Developments in semitransparent solar concentrators could turn any window into a power source, according to a project outlined in Nature Nanotechnology. The project began at the Department of Energy’s Los Alamos National Laboratory in 2014, and the latest research shows the team making strides in reaching the necessary energy efficiency for the tech to become practical.
The project uses extremely small semiconductors called quantum dots to create sunlight-harvesting tech. Lead researcher Viktor Klimov explained that he and his team used a machine to pour a mixture of quantum dots and PVP polymer onto a piece of glass, spreading it into a thin sheet. Those nanosized dots could then be customized to select what light wavelengths to accept and what wavelengths to omit as sunlight hit the glass. This eliminated a problem encountered using organic dyes for the same purpose as those would absorb both sunlight and the light produced by the dyes.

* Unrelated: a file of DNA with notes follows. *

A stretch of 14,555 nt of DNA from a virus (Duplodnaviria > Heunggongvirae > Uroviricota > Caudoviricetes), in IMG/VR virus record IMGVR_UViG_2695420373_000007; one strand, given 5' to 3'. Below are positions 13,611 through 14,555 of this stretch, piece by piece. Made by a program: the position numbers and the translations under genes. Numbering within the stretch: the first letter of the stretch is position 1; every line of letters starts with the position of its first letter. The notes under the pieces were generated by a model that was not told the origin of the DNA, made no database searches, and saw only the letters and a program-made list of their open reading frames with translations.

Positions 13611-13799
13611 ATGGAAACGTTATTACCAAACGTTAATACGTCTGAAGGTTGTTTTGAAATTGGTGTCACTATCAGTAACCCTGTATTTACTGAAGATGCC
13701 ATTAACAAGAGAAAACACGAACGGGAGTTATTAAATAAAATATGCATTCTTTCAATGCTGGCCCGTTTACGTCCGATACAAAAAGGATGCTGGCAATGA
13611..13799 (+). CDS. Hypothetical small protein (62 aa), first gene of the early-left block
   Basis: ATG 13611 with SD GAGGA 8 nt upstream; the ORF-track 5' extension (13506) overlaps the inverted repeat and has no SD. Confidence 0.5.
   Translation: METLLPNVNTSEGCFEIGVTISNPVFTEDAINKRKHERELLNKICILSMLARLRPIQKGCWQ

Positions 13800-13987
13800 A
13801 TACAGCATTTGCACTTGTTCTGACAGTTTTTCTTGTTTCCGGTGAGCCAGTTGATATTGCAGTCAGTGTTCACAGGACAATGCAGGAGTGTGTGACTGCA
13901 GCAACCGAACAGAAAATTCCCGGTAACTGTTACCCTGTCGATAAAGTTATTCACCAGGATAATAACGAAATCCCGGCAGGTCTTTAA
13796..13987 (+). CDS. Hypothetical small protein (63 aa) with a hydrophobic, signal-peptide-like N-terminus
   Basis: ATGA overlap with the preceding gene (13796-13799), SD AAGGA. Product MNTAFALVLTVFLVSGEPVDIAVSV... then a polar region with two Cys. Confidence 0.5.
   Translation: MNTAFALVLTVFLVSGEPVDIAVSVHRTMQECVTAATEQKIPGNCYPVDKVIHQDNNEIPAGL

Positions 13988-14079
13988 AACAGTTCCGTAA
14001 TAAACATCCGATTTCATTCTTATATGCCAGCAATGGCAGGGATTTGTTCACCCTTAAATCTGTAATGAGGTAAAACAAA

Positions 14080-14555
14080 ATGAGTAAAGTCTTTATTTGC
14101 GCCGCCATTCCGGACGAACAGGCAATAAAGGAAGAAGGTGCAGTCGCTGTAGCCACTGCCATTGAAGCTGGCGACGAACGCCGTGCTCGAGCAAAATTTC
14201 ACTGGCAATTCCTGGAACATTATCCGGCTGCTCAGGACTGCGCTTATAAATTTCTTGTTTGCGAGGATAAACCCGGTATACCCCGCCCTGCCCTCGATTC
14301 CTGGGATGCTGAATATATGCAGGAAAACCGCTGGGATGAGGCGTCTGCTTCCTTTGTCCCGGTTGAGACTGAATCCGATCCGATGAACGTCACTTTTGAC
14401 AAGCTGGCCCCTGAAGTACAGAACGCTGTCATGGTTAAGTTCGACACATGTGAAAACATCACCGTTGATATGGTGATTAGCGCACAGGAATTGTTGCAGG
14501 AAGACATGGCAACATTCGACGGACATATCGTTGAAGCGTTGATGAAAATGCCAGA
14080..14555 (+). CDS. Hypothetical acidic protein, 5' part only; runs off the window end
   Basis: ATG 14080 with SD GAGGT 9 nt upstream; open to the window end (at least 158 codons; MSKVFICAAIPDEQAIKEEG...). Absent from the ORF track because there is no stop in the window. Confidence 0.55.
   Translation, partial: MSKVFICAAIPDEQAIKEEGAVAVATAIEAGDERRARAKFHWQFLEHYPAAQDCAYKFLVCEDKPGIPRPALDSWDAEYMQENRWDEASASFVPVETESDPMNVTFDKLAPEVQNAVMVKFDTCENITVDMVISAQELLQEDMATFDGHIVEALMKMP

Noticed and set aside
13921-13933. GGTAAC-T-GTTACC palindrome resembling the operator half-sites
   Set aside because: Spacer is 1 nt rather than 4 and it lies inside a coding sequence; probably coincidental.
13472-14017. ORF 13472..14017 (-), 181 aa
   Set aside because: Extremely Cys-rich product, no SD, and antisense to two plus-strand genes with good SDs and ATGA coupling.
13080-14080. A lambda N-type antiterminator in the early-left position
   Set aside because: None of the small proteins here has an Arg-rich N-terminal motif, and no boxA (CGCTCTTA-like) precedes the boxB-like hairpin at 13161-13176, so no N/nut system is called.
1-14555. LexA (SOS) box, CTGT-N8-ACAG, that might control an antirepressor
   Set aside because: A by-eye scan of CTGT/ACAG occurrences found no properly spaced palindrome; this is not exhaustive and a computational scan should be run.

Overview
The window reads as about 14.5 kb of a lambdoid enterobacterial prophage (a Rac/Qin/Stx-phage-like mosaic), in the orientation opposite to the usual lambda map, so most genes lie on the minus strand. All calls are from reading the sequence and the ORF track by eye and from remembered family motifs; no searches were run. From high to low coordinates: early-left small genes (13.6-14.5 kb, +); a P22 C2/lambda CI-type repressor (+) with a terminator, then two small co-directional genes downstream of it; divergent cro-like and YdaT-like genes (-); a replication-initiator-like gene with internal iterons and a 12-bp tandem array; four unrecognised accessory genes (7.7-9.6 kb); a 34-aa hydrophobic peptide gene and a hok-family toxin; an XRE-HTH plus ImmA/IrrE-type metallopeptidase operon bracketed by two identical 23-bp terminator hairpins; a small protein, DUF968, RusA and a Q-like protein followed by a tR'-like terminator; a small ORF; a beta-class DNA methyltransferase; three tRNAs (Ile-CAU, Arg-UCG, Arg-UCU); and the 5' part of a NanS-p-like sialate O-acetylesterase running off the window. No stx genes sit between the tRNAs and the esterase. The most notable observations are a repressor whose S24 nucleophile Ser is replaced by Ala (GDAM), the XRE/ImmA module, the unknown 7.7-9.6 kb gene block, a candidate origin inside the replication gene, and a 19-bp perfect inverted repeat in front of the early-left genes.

In their latest research, the team has reported that quantum dots spread in a thin layer on normal glass could live up to 14 years with about 1.9 percent overall energy conversion efficiency. While they still have a ways to go to reach 6 percent, the point at which the devices become practical, they are making good progress.
One of the coordinators of the project, Sergio Brovelli of the Department of Materials Science of the University of Milan-Bicocca (UNIMIB) in Italy, called quantum dot solar window tech “a potentially game-changing technology towards “net-zero” energy cities,” and he’s right.
By absorbing solar energy from the sides of buildings and not just their rooftops, we could greatly increase our energy generation. Brovelli even estimates that the 12,000 windows at New York’s One World Trade Center alone could power over 350 apartments.
It seems we can turn just about everything into energy-generating technology these days, from clothes to bike lanes and now our windows. With so many new developments in energy and the increasing affordability of green solutions, drawing back the curtains of tomorrow is unveiling a window to limitless clean energy.